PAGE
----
Adam White and Jace Lington chat with Philip K. Howard about the problems public unions create for modern governance, the subject of his new book, Not Accountable: Rethinking the Constitutionality of Public Employee Unions. They discuss specific challenges faced by executive officials at the local, state, and federal level working with unionized employees and ways to address those issues.

Adam White and Jace Lington chat with EEOC Commissioner Keith Sonderling and his chief counsel, Brad Kelley, about how to address the threat of employment discrimination posed by artificial intelligence tools, the subject of their new article in the University of Miami Law Review. They discuss how AI can help make the hiring process easier for employers and how using those tools intersects with the requirements of Title VII and nondiscrimination laws like the Americans with Disabilities Act (ADA).

The Promise and the Peril: Artificial Intelligence and Employment Discrimination (UMLR, 2022)

What do American and European administrative law have in common? How do they differ? And what might Americans and Europeans learn from each other?

These questions were on the mind of Prof. Przyemyslaw Ostojski when he visited the Gray Center this year. As a professor at the Academy of Justice in Warsaw and a prosecutor in the Republic of Poland’s Attorney General’s Office, he is an expert on Polish and European Administrative Law; he visited America to continue his comparative research, which culminated in a recent book on European and American administration.

This episode is from the fourth panel of the Gray Center’s October 14 conference, “The Administration of Antitrust: The FTC and the Rule of Law.” It features the following experts:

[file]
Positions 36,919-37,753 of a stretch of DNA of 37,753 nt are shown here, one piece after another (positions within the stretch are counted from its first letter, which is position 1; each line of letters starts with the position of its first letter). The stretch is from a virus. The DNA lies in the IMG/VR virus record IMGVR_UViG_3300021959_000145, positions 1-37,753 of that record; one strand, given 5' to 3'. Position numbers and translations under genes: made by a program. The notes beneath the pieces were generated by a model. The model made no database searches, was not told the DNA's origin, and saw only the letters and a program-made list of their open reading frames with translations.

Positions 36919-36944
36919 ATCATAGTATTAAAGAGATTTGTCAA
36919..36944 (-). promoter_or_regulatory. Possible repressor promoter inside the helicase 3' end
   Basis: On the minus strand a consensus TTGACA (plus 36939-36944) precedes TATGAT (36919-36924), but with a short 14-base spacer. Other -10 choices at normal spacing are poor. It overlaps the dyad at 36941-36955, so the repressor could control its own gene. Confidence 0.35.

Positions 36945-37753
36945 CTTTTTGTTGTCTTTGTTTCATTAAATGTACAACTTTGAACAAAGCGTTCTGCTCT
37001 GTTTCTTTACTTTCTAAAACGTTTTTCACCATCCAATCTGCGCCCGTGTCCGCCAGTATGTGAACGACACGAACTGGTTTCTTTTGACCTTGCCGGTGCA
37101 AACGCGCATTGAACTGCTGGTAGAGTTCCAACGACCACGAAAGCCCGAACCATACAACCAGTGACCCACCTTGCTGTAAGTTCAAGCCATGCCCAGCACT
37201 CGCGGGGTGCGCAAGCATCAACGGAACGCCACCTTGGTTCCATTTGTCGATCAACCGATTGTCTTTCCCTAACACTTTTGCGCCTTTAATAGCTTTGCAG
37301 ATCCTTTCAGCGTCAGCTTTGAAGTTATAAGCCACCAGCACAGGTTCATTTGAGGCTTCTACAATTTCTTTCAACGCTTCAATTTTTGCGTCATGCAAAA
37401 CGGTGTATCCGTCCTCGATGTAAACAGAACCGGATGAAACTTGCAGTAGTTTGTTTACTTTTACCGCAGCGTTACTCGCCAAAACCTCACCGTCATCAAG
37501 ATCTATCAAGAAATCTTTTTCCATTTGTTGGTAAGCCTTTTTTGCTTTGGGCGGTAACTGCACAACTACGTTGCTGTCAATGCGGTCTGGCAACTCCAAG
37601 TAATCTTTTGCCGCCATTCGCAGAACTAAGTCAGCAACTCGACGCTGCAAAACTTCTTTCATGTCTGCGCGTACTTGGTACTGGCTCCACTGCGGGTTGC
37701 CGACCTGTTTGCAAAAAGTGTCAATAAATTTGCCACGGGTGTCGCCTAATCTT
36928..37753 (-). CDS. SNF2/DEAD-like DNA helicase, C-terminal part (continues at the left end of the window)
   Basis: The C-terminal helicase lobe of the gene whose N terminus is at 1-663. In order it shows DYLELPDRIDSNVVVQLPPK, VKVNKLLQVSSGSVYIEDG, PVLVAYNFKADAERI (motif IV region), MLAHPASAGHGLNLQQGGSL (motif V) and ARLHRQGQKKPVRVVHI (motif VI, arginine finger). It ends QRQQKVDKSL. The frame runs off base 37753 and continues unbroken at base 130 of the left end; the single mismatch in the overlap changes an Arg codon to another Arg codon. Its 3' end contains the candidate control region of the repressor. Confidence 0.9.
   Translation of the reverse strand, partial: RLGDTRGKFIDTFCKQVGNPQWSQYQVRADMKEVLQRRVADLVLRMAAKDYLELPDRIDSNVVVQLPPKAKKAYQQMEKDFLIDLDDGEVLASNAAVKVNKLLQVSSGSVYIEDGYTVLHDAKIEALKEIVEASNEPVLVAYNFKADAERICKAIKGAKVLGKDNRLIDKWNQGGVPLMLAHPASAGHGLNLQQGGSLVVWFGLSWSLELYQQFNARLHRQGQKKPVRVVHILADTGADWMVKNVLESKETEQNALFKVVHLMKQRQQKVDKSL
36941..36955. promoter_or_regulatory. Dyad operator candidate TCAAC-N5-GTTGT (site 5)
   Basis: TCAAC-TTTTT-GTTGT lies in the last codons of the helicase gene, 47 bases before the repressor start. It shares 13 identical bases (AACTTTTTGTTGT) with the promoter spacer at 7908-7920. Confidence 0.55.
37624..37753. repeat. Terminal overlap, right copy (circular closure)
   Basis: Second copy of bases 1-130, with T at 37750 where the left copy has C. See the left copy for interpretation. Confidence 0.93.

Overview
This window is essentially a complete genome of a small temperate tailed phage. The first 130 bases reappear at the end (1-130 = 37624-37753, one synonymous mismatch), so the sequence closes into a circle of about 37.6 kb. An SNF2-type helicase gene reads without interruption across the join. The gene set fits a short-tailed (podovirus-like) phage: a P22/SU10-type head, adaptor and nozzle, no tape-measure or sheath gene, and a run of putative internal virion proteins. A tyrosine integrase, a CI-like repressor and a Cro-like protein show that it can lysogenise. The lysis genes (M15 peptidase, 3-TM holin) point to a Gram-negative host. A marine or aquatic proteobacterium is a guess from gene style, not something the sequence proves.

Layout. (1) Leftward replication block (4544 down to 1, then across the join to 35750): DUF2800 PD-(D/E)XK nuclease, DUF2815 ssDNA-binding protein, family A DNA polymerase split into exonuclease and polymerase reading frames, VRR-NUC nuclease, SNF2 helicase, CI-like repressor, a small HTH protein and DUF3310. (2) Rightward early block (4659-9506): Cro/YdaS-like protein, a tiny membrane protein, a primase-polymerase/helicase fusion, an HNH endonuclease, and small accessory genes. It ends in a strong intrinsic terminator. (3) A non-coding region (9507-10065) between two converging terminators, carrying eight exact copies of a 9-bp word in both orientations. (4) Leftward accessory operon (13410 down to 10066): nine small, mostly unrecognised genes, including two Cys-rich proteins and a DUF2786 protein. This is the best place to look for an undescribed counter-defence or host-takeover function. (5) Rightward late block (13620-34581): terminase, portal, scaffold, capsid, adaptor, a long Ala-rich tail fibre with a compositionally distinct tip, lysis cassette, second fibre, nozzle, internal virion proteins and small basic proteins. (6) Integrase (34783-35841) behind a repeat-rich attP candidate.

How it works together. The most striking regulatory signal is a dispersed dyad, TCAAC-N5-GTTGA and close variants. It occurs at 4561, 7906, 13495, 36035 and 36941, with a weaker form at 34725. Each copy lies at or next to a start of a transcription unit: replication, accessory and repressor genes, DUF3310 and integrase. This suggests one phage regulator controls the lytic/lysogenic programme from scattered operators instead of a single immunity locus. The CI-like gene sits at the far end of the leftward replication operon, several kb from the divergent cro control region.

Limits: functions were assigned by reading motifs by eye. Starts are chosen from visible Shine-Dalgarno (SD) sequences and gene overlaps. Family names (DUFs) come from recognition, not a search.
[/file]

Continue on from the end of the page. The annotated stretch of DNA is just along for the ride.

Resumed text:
Ashley Baker, Director of Public Policy, Committee for Justice

This episode is from the third panel of the Gray Center’s October 14 conference, “The Administration of Antitrust: The FTC and the Rule of Law.” It features the following experts:

Jeffrey S. Lubbers, Professor of Practice in Administrative Law, Washington College of Law, American University

This episode is from the Keynote Speech of the Gray Center’s October 14 conference, “The Administration of Antitrust: The FTC and the Rule of Law.” It was given by William E. Kovacic, Director, Competition Law Center; Global Competition Professor of Law and Policy; Professor of Law, The George Washington University Law School; former Chairman, Federal Trade Commission

This episode is from the second panel of the Gray Center’s October 14 conference, “The Administration of Antitrust: The FTC and the Rule of Law.” It features the following experts:

Svetlana Gans, Partner, Gibson, Dunn & Crutcher LLP

This episode is from the first panel of the Gray Center’s October 14 conference, “The Administration of Antitrust: The FTC and the Rule of Law.” It features the following experts:

Andrew I. Gavil, Professor of Law, Howard University School of Law

Adam White and Jace Lington chat with Anthony P. Campau about his experience with regulatory budgeting during the Trump administration. They discuss Campau’s recent paper, Regulatory Budgeting in the U.S. Federal Government: A First-Hand Account of the Initial Experience and Recommendations for Future Regulatory Budgets, published as part of a symposium in the Harvard Journal of Law & Public Policy Per Curiam, and focus on the challenges and successes OIRA faced implementing the budget.

Regulatory Budgeting in the U.S. Federal Government: A First-Hand Account of the Initial Experience and Recommendations for Future Regulatory Budgets (HJLPP, 2022)

Adam White and Jace Lington chat with NYU Law Professor Richard Epstein and Meta Oversight Board Member John Samples about the debate surrounding whether and how to regulate Big Tech companies. They discuss Epstein and Samples’ recent papers, published as part of the Digital Platforms and American Life project at the American Enterprise Institute, and think about content moderation decisions in light of the disagreements surrounding the COVID-19 pandemic.